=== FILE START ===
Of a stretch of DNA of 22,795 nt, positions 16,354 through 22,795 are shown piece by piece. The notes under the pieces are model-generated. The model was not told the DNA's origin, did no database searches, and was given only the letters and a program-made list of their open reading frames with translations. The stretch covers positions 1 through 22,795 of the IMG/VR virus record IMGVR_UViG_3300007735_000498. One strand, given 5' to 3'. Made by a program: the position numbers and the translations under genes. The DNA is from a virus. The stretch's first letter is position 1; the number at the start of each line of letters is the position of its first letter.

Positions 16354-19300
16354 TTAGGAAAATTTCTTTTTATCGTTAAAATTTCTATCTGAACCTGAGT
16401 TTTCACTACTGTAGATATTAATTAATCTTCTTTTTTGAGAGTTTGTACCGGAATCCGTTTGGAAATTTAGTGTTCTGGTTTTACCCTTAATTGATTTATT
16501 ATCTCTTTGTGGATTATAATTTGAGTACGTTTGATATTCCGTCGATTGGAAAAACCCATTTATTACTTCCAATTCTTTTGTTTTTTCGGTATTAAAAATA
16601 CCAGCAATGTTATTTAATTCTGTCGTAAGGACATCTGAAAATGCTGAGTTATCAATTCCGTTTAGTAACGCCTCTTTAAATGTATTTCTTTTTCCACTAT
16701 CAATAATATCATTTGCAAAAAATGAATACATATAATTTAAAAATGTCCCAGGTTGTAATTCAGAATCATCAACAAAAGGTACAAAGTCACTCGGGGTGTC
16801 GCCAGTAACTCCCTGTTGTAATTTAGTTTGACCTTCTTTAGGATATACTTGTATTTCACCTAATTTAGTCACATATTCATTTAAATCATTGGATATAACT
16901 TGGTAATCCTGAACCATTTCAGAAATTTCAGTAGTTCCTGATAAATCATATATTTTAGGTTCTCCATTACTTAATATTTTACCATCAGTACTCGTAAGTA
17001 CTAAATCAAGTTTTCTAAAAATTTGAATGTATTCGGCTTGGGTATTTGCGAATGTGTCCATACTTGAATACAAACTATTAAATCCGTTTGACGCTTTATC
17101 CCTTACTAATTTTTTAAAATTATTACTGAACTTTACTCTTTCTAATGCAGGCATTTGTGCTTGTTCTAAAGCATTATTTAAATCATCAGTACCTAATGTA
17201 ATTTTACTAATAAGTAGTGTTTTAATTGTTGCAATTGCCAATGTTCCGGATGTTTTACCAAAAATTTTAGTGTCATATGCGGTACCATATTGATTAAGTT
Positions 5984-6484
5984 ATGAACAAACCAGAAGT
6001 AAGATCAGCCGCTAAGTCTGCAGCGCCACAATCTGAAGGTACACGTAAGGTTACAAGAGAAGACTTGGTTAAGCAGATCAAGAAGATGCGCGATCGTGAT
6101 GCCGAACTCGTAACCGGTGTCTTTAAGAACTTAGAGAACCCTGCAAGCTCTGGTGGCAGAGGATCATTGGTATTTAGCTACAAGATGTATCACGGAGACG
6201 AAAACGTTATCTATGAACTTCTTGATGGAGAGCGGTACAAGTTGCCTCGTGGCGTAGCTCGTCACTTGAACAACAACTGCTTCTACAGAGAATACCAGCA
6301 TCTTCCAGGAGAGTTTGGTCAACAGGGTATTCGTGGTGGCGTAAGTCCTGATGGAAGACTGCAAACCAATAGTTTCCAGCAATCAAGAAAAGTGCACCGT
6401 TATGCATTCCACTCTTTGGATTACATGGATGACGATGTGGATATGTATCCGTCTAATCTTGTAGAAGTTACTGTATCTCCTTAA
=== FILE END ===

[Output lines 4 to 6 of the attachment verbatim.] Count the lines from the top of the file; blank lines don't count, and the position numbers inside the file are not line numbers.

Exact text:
16401 TTTCACTACTGTAGATATTAATTAATCTTCTTTTTTGAGAGTTTGTACCGGAATCCGTTTGGAAATTTAGTGTTCTGGTTTTACCCTTAATTGATTTATT
16501 ATCTCTTTGTGGATTATAATTTGAGTACGTTTGATATTCCGTCGATTGGAAAAACCCATTTATTACTTCCAATTCTTTTGTTTTTTCGGTATTAAAAATA
16601 CCAGCAATGTTATTTAATTCTGTCGTAAGGACATCTGAAAATGCTGAGTTATCAATTCCGTTTAGTAACGCCTCTTTAAATGTATTTCTTTTTCCACTAT